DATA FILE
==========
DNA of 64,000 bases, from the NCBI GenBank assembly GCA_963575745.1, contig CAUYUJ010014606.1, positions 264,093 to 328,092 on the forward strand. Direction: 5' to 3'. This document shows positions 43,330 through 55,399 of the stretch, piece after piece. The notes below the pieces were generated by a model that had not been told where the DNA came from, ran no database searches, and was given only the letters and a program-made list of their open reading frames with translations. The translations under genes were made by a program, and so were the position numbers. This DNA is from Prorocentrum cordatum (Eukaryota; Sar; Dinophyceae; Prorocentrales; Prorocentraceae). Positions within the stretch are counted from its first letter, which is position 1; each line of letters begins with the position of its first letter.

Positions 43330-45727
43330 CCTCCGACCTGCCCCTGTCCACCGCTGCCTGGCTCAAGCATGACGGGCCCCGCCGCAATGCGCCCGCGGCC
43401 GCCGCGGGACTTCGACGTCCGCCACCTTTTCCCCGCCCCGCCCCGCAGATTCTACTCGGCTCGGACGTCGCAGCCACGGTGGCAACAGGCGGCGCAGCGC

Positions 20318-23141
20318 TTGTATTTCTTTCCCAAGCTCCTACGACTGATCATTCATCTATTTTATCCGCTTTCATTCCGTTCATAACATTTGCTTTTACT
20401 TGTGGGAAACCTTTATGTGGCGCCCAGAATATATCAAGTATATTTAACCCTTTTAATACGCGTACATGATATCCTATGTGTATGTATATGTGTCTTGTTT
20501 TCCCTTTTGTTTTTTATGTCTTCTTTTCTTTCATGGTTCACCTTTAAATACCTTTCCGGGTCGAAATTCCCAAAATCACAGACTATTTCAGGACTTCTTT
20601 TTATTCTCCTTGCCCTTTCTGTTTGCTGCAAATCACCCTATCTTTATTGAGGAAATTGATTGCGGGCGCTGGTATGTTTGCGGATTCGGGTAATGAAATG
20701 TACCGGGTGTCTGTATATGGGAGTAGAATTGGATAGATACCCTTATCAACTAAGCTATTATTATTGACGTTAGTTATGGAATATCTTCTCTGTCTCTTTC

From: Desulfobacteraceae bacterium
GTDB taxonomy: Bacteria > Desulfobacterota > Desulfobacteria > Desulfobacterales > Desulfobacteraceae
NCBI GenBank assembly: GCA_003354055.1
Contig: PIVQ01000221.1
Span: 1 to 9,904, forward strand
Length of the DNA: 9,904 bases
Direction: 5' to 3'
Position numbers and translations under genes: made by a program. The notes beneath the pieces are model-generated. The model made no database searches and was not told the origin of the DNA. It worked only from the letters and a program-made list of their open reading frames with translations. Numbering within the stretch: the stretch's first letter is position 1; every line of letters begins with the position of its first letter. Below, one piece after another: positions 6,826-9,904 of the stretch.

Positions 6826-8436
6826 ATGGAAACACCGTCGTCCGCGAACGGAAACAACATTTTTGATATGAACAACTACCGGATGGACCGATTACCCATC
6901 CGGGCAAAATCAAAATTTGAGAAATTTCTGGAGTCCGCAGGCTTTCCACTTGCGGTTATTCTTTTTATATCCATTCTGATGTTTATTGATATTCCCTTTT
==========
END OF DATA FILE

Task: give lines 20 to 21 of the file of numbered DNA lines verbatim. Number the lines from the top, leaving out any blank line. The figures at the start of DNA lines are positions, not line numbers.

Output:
6826 ATGGAAACACCGTCGTCCGCGAACGGAAACAACATTTTTGATATGAACAACTACCGGATGGACCGATTACCCATC
6901 CGGGCAAAATCAAAATTTGAGAAATTTCTGGAGTCCGCAGGCTTTCCACTTGCGGTTATTCTTTTTATATCCATTCTGATGTTTATTGATATTCCCTTTT